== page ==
Various artists from WRECK CITY. Photo by Diane + Mike Photography, re-arranged by Caitlind Brown.

And finally, the CMLC master plan has a pedestrian promenade diagonally slicing through the center of the East Village. Michael Brown shares what this move means for the public ream. He also shares what has set the stage where a developer is willing to explore how a zero-parking tower might pencil out.

Renderings courtesy of Calgary Municipal Land Corporation



Hear Jerry Yudlesen, President, Green Building Initiative – May 7th – RSVP requested.

City Building Exhibition - March 22 – June 1

Upcoming salons include: the public art consultant Reid Shier, demographer and planner Andy Yan (Bing Thom Architects),  urbanist (and former Mayor and Premier) Mike HarcourtBruce Haden, Partner at Dialog Architects, architect James K.M. Cheng, poet and urban critic Jeff Derksen, and the Canadian Architectural Archive Director Linda Fraser. To visit, find details at: gwerk.ca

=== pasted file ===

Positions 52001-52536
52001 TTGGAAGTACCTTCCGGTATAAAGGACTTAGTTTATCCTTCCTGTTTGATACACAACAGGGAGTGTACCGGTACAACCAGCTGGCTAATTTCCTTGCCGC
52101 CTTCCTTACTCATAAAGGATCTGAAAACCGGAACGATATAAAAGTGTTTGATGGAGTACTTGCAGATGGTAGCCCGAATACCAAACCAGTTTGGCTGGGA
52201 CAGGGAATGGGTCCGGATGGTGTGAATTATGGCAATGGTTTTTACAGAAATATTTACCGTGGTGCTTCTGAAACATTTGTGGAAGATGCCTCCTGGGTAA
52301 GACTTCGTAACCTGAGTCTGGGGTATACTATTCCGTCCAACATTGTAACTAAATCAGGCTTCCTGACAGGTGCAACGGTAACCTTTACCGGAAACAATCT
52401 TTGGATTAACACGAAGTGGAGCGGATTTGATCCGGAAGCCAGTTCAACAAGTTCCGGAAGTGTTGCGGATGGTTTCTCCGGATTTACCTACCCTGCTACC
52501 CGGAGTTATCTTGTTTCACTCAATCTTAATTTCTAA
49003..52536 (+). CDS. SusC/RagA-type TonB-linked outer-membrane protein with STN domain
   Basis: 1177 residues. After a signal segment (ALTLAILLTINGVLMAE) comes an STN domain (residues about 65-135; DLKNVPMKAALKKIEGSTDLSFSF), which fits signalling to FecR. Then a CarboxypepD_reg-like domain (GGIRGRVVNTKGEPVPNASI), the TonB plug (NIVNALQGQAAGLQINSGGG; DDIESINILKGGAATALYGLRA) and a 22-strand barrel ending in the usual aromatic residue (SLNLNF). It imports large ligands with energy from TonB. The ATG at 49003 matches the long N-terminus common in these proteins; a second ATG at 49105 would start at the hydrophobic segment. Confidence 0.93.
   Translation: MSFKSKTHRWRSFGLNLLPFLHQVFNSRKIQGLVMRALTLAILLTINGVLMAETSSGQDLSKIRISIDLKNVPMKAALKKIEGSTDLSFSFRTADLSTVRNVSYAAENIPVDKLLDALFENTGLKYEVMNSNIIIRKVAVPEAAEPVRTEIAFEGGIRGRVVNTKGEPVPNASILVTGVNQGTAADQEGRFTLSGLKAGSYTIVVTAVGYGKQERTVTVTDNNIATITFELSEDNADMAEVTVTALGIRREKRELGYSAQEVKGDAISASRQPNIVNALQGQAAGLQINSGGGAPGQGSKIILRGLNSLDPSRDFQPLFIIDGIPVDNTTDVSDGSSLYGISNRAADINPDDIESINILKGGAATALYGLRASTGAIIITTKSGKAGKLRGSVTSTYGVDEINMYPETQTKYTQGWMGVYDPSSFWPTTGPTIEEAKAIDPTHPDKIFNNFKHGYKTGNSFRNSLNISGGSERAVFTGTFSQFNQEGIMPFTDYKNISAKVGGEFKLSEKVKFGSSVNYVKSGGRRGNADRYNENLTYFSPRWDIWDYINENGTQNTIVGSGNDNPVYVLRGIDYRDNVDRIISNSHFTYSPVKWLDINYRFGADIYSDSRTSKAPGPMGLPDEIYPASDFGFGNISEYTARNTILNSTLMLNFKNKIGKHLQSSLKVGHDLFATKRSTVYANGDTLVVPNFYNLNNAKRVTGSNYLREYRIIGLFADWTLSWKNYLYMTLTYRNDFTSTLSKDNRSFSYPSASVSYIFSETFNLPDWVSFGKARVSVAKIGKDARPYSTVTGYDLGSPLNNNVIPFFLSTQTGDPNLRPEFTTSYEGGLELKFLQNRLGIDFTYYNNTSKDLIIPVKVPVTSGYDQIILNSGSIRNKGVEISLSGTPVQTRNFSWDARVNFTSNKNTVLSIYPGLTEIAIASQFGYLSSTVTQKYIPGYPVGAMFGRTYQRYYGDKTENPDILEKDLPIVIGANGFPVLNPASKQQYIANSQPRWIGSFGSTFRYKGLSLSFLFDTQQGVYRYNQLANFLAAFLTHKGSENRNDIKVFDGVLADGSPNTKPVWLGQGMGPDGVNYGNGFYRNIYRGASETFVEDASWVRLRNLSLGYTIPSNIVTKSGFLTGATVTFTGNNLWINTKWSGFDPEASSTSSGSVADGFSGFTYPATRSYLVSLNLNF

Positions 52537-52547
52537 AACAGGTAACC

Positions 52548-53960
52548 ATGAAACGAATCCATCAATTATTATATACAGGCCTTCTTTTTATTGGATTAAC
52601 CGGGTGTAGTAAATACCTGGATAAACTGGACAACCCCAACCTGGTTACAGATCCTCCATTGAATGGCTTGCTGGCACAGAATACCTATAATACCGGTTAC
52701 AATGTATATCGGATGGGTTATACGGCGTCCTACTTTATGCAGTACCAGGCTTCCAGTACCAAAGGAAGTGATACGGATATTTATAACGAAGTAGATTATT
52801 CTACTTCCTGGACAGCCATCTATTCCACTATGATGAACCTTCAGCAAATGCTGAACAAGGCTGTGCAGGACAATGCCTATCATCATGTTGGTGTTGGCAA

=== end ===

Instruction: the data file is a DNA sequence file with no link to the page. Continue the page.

space + place #35 – development is a verb by CJSW 90.9 FM

#34 adaptation + resilience

April 1st, 2014

Adaptation. Is difficult. We have to change. Yet as hurricanes persist and as sea levels alter, adaptation is a concept we may learn to admire. Today we delve into adaptation w/in the urban context.

Three Architecture and Planning students at Dalhousie University–Fatima Rehman, Anders Peacock and Caitlin Biggar–share their experience designing a performing arts centre for the Qaggiavvut! Society in Iqualuit on Baffin Island. It’s a conceptual design, for the Canadian Pavilion at the Venice Architecture Biennale.

Arctic Bay, photo courtesy of Josia Akpaliapik, 2013

Lola Sheppard is a principal at Lateral Office, the Toronto-based firm that is curating the Canadian Pavilion for the Biennale.  Marking the 15th anniversary of Nunavut’s founding, Lateral Office is modeling the designs generated from the five teams of architects, students and Nunavit organizations. The exhibition called: Arctic Adaptations.


Canadian Pavilion interior rendering, courtesy of Lateral Office

Gordon Robertson School Building in Iqaluit, Nunavut, Canada by PGL, 1973. Photo courtesy of Guy Gerin-Lajoie.